Google and Apple to Introduce Default Encryption

Not only is Android set to be crowned the most popular mobile operating system for apps, Google is also starting to make more money from Android apps.

In this Sept. 20, 2013 file photo, a customer configures the fingerprint scanner technology built into iPhone 5S at an Apple store in Beijing. (AP Photo/Andy Wong, File)

Joe Miller, BBC NEWS

 

(BBC News)—Google has announced that its next mobile operating system, Android L, will encrypt users’ data by default. The measure will make it more difficult for private information to be hacked or handed to law enforcement agencies.

On Thursday, Apple said that devices running its new iOS8 software would be encrypted by default, with even the company itself unable to gain access. Both firms have offered encryption for some time, but many users were unaware of its existence or had not enabled it.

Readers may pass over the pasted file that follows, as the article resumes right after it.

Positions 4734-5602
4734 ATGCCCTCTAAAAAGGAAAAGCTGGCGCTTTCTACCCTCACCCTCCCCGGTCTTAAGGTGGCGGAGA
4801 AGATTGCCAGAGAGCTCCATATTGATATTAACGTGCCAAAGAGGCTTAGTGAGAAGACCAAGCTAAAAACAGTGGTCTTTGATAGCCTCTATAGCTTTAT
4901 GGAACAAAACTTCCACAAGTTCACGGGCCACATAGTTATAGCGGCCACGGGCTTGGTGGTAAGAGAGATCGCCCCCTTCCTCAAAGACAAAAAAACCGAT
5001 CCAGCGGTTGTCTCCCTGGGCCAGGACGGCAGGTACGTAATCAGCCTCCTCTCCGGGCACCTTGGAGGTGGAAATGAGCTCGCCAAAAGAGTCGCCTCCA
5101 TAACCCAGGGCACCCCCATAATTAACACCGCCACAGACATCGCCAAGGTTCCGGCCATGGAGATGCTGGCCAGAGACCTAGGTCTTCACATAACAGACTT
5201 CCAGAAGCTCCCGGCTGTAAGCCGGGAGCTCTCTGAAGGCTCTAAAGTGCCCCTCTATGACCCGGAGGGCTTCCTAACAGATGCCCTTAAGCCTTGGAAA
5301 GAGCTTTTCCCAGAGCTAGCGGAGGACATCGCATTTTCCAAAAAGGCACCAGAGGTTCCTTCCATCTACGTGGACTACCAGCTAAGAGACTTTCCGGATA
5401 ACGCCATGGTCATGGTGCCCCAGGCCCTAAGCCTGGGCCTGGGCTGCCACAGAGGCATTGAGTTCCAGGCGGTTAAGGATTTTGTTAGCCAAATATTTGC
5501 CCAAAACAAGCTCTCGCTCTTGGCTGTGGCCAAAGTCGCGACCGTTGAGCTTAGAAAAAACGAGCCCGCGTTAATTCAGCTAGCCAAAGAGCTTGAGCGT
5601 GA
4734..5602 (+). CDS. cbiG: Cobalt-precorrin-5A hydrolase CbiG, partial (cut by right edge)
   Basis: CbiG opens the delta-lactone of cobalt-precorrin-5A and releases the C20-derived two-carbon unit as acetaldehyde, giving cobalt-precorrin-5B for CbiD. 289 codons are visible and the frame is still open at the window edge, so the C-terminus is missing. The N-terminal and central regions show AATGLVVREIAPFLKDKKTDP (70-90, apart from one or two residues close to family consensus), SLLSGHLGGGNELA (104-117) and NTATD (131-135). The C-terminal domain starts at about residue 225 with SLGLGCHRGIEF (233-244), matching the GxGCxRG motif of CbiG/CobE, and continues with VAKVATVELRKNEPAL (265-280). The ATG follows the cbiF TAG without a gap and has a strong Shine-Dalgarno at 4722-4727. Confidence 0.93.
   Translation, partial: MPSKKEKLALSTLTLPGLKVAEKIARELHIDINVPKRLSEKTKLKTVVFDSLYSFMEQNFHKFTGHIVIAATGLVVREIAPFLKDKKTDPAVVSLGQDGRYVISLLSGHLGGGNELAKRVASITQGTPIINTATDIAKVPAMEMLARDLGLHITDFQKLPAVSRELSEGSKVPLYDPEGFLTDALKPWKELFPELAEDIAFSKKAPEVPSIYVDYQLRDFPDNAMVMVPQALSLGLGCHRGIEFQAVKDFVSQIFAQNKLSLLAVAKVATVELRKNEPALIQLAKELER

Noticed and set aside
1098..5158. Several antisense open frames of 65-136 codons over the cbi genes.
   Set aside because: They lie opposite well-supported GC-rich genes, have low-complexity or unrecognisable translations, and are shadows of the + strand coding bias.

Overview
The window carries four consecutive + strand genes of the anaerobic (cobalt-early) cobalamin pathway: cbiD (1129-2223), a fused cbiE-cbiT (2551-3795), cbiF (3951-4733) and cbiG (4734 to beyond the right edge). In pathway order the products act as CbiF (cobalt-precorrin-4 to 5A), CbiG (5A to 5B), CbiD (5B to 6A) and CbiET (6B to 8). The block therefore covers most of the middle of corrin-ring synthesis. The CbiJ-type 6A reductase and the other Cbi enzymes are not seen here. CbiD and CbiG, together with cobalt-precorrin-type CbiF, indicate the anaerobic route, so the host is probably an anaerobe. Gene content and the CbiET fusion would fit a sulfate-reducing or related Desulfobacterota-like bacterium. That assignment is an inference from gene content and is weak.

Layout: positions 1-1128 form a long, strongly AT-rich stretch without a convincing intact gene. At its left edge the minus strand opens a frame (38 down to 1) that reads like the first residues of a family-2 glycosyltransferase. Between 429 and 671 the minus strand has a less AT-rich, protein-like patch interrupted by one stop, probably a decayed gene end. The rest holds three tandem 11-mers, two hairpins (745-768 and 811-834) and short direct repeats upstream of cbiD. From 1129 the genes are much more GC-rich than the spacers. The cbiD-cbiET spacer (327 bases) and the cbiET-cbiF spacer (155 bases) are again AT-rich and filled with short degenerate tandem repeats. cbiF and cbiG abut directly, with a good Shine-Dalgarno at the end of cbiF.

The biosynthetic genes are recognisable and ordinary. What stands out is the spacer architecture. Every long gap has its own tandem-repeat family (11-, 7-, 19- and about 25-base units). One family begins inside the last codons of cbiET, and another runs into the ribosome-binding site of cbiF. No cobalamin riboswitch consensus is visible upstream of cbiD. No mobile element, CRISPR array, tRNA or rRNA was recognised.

Earlier this week, Apple’s boss Tim Cook posted an online messageassuring users the company’s philosophy was that a “great customer experience shouldn’t come at the expense of your privacy.”


Swipe

As well as announcing default encryption for all devices running the new iOS8 software, Mr Cook took a thinly veiled swipe at Google, saying that Apple would not use its customers’ information to sell things to them.

“We don’t ‘monetize’ the information you store on your iPhone or in iCloud,” he wrote, “and we don’t read your email or your messages to get information to market to you.”
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